I’m a whore…

I’ve never been the kind of guy who goes out of his way to find more work to do. As far as I’m concerned, that falls under the banner of working smarter rather than harder. I don’t try to duck work that needs doing, it’s just that experience tells me that if there’s work to do it’ll find me sooner or later. 

There’s another school of thought, of course. That school seems to be filled with people out there turning over every rock looking for things to do. They, as the kids might say, have no chill. They’ll find stuff to keep themselves (and you) busy whether it’s something that actually needs doing or not. The objective here, it seems, is to just be doing something.

If you’re looking for that kind of attitude, I’m not going to be your huckleberry. I’m a big fan of “meets standard,” or “technically acceptable,” or just good old-fashioned recycling of ideas from a three months ago that COVID put a pin in before they got off the ground. I’m not apt to recommend going out to find new work when the work we’ve already done is good enough. 

Look, I’m a whore. I’m renting my brain out by the hour, so whatever the John in this tale wants, I’m going to give them. It just always seems to me that there are better ways to get after things than covering the same ground twenty or thirty times. It’s fine though. I’ll do it… but they’d better not try to kiss me on the mouth.

What Annoys Jeff this Week?

1. Coffee, black. I had blood work done this week and received instructions not to eat or drink anything prior to the appointment. Black coffee was excepted. I appreciate that I was allowed to get caffeinated and avoid the inevitable withdrawal headache, but honestly, even good black coffee is bad. I’m sorry, it just is. I mean I don’t want 10 times more cream in my go juice than coffee or anything, but I like it to come to a nice deep tan before pouring it down my gullet. I know there will be a chorus of “real coffee lovers drink it black,” well, you’re welcome to your bitter bean water, but I’m going to insist on something more civilized.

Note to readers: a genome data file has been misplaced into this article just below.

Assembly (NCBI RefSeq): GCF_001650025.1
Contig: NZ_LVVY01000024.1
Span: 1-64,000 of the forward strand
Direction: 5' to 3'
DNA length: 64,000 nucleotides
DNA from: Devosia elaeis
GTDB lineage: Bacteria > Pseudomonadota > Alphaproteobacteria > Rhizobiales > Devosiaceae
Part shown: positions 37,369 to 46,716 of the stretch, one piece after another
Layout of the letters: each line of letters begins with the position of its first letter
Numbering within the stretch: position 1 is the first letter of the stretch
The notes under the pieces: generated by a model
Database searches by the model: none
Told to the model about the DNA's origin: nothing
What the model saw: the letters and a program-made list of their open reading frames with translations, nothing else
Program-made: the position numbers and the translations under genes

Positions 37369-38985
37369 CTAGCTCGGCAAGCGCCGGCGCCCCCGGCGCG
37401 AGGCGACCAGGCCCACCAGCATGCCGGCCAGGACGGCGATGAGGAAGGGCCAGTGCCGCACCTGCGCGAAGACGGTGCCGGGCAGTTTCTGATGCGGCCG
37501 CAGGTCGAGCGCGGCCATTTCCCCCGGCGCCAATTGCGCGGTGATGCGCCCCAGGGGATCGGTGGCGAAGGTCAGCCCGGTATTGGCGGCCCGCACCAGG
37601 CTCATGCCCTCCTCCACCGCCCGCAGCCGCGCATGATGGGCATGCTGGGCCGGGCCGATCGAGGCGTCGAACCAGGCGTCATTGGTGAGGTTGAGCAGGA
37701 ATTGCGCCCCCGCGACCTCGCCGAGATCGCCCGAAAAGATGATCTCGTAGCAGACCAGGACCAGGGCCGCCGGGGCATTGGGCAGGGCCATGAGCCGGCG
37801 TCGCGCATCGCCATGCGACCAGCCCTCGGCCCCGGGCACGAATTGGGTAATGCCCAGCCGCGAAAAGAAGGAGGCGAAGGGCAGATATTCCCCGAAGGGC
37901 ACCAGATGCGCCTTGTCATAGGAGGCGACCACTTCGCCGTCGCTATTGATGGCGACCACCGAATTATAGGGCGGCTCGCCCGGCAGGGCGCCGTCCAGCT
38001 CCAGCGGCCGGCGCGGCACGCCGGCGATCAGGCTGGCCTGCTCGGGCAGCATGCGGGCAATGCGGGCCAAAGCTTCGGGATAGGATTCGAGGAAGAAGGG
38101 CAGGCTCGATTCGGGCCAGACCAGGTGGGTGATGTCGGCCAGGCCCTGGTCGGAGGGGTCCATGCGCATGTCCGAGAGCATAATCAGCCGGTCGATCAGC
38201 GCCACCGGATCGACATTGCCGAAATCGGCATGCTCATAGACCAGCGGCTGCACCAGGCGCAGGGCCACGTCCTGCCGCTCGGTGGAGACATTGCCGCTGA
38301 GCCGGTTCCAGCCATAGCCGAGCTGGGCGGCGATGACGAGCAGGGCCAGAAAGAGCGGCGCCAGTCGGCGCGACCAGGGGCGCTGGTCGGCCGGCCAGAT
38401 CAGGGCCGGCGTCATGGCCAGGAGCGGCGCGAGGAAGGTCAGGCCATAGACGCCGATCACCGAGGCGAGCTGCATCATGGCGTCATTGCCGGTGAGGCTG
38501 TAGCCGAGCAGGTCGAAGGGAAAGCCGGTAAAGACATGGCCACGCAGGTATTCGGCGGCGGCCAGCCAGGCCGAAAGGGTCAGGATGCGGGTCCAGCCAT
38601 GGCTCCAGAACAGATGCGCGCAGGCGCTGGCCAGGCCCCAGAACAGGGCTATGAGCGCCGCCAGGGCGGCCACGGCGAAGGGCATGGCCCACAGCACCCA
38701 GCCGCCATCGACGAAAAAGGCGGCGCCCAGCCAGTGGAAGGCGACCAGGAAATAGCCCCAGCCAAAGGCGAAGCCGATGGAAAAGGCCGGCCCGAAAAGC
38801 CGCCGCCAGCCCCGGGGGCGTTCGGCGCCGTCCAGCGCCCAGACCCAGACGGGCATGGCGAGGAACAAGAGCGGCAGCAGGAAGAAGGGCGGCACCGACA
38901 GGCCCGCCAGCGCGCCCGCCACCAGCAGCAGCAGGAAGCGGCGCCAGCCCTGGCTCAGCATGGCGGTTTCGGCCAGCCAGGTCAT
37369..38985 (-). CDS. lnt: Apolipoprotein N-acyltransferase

2. Hand wringing about corporate profits. “But companies are posting record profits,” they whine. Yes, they are…. and those companies are going to do things like invest in their infrastructure, identify growth opportunities, and return a big slice of that profit to their shareholders through increased value or directly by issuing dividends. If you follow the average news report you could be forgiven for thinking “shareholder” is just another word for the evil 1%. In reality, of course, shareholders reflect every single American who has a 401k, or an IRA, or a Health Savings Account, a 529 plan, or yes, even one of those old school union-backed pension plans. Big corporate profits are a good news story for the 55%+ of the population who have invested for their future. Sorry, but in a free market I’ll just never see businesses making a profit as anything but a good news story.

3. Anti-streaming. Look, if you’re going to have people schlep to the office and spend eight hours there doing work that they could be doing from the comfort and convenience of their own homes, the least you can do is unblock some music streaming options so we can make an honest effort at ignoring those inane conversations going on around us. Unless, of course, sitting around listening in on six conversations at once is the “organizational culture” it’s so important to preserve. I mean I know there are people who really dig being in the office, but I can’t for a moment imagine why. There’s not a single thing there that works better than its counterpart in my home office… myself included.

What Annoys Jeff this Week?

1. Wet ink. Why, in the year of our lord two thousand and twenty-one, do businesses still require wet ink on basic transactional paperwork. All I want to do is to make a pretty simple deposit into my retirement account. Maybe. If it were a withdrawal, I could see it. Maybe. Although I’m perfectly happy to let anyone in the world put funds in my IRA if the spirit moves them. In the time of instant transactions, waiting around for a few days until the mail arrives, waiting a few days until the return post reaches them, and then the action taking place. It really just feels like there has to be a better way.

2. Plastics. This week I got to enjoy the mandatory de-plasticizing of a new coffee maker pot. The entire house reeks of vinegar after brewing half a dozen pots of it in hopes that I’ll eventually be able to have coffee that doesn’t taste of plastic. At this point I’m not sure coffee tinged with plastic is actually worse than the hot vinegar stench permeating every inch of the house.